When I was a little girl, I’d experience premonitions, like the time I sensed that Mrs. Weatherby should stay home and not take her usual walk around the neighborhood, but of course she did anyway, because who listens to a six-year-old? and got caught in the grill of a self-driving car, which were everywhere in those days, like the kudzu climbing up every tree, swallowing abandoned houses like the old Ripken place, where I’d sit for hours, where there was no sound but birdsong (so much birdsong then, and I didn’t know to treasure it) and in that decaying house the vines were invading so fast I believed I could hear them grow, which was ridiculous, since back then nothing grew that fast. What I’d thought was sound was only a different kind of premonition, an even less useful kind than the one that failed to save Mrs. Weatherby, because this one is clear only now, sitting on my porch, listening to the susurrus of a million million pueraria apocalypsis vines growing, spilling over every surface, spreading so fast that one day I fell asleep on the porch and woke to them curling over my arms, their rough strands caressing my skin, and now I realize that all this has been about you, Clara, and how I knew before you told me that you were leaving, joining the other refugees pushing north, abandoning places where only heat and wild growth were left, and that was no premonition, just knowing someone well enough that you sense what’s coming, the way I sometimes did when you would come home with your eyes insatiable and I knew we’d spend the evening tracing patterns like new growth over each other’s bodies, and what did that empathy get me? It was of more use than premonitions, but could not stop you from leaving, could not stop this city from collapsing around me, the way everything we build does, for nature is quick to erase us once we leave, and always was, even before the vines grew so fast I could hear them, even before I began to wonder where my hair stops and they begin, for sometimes their tangle on my skin caresses like your fingertips, and truly they feel that way even now, even though we’ve fucked up the world and the die-offs continue and birdsong is silent and the vines grow and our house groans under their weight, like it wants to give in, to be pulled down, down into the loam, the way that even skyscrapers do, now, to make way for something new, if the vines will allow anything else here. The planet will survive us, and if intelligence isn’t an evolutionary cul-de-sac, which you always believed, Clara, and which I confess I never stopped holding against you, even though you were right, because you were right, just as you were right to leave, and even if there is some future intelligence, we will all be gone, the works of our age shattered. A few seasons is long enough to pull apart our roads, a few lifetimes to erase most signs of our passing, and if birds are still singing elsewhere, maybe the ravens will remember us and tell our stories, laughing at all we had and couldn’t keep, and they too will be right, but I was tired of fighting to survive, and I know this is the price we pay for trying so damn hard to destroy the world, and all this is to say, Clara, I hope you are well, alive and joyous, and maybe you were wrong after all, and humans will survive and even thrive (another premonition, or just a hope?), but what I wish I’d understood when you left is that the worth of something isn’t measured by how long it will endure, which you surely knew, or you would not have nursed injured animals back to health. You always knew it, and I have learned it at last: I am not leaving this porch, never again, for the vines require nothing but my acquiescence, and they will grow over and through me and I will be part of them, just as I am part of this change, and so are you, and so is the silent birdsong that I still hear, even over the whispers of vines, even over the relentless effacing years.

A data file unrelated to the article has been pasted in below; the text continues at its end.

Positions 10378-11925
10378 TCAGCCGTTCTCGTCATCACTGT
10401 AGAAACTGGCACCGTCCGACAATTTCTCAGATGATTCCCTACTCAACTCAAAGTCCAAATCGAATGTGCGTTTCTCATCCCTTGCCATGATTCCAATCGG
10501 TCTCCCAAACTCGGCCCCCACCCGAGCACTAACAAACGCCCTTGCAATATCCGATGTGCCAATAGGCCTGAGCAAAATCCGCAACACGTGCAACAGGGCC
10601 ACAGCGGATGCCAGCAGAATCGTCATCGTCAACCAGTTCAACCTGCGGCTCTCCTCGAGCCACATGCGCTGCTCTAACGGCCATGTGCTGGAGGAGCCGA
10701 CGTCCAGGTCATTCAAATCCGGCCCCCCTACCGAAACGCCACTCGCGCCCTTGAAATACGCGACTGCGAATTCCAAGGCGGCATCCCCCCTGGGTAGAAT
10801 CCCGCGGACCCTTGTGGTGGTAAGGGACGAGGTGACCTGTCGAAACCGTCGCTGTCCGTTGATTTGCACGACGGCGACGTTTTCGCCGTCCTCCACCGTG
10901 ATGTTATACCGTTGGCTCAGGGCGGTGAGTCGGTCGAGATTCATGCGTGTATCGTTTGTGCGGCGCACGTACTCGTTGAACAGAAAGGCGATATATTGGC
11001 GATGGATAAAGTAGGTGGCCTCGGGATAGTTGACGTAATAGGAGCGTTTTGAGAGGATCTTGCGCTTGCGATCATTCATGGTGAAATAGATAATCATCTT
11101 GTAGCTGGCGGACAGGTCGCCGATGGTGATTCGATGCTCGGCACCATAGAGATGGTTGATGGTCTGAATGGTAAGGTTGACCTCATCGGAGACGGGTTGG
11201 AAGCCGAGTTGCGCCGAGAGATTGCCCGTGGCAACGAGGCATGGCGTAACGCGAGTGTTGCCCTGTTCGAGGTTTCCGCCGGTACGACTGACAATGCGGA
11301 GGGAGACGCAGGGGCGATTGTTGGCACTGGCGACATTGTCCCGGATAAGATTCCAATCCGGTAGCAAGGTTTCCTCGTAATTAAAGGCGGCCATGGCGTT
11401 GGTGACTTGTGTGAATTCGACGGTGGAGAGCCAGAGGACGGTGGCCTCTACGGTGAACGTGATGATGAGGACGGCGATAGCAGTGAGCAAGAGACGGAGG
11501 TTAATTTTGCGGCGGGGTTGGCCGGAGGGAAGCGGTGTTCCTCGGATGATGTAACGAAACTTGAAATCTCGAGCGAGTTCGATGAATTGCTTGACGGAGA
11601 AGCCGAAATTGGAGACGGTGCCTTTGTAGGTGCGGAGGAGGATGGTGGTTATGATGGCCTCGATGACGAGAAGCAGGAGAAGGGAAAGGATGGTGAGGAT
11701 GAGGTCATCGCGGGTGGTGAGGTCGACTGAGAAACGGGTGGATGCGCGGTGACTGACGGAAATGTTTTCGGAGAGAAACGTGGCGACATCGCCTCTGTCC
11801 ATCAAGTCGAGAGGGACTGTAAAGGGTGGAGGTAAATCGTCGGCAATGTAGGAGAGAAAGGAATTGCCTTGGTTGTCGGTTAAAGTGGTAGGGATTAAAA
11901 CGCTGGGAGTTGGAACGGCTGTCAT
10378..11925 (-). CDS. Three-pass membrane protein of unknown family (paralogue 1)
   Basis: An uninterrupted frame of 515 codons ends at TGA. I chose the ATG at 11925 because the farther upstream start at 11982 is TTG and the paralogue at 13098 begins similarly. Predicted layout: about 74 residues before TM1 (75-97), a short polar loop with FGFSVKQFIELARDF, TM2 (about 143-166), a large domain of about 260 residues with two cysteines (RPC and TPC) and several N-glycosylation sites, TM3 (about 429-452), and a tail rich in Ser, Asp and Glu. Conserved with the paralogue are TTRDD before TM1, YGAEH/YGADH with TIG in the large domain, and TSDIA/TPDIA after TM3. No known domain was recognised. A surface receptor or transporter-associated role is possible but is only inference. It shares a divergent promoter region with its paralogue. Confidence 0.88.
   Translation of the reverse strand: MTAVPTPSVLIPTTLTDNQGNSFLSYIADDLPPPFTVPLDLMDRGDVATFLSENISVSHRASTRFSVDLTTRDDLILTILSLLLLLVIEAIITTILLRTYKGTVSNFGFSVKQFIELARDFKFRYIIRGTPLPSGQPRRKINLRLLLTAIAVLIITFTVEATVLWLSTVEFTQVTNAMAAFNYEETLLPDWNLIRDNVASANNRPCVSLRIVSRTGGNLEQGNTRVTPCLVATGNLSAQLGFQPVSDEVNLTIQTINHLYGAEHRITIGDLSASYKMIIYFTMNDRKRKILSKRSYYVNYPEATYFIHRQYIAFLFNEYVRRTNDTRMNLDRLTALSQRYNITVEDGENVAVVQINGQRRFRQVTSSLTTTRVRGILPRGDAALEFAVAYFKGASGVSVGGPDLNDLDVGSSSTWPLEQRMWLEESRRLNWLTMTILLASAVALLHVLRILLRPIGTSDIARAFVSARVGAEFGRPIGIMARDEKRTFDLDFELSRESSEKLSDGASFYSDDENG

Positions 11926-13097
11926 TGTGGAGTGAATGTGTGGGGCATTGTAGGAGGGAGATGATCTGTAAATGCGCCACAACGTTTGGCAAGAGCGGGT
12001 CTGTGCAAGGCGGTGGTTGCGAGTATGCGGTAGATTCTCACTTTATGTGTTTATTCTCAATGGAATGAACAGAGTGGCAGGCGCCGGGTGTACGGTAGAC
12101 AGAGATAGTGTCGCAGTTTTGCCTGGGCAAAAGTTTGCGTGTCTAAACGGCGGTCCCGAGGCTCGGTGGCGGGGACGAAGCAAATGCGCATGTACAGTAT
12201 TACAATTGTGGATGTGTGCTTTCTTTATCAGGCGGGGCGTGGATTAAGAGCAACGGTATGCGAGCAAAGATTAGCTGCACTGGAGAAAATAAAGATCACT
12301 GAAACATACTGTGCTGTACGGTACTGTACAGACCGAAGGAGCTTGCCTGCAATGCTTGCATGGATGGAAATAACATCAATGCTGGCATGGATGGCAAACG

Spread the word!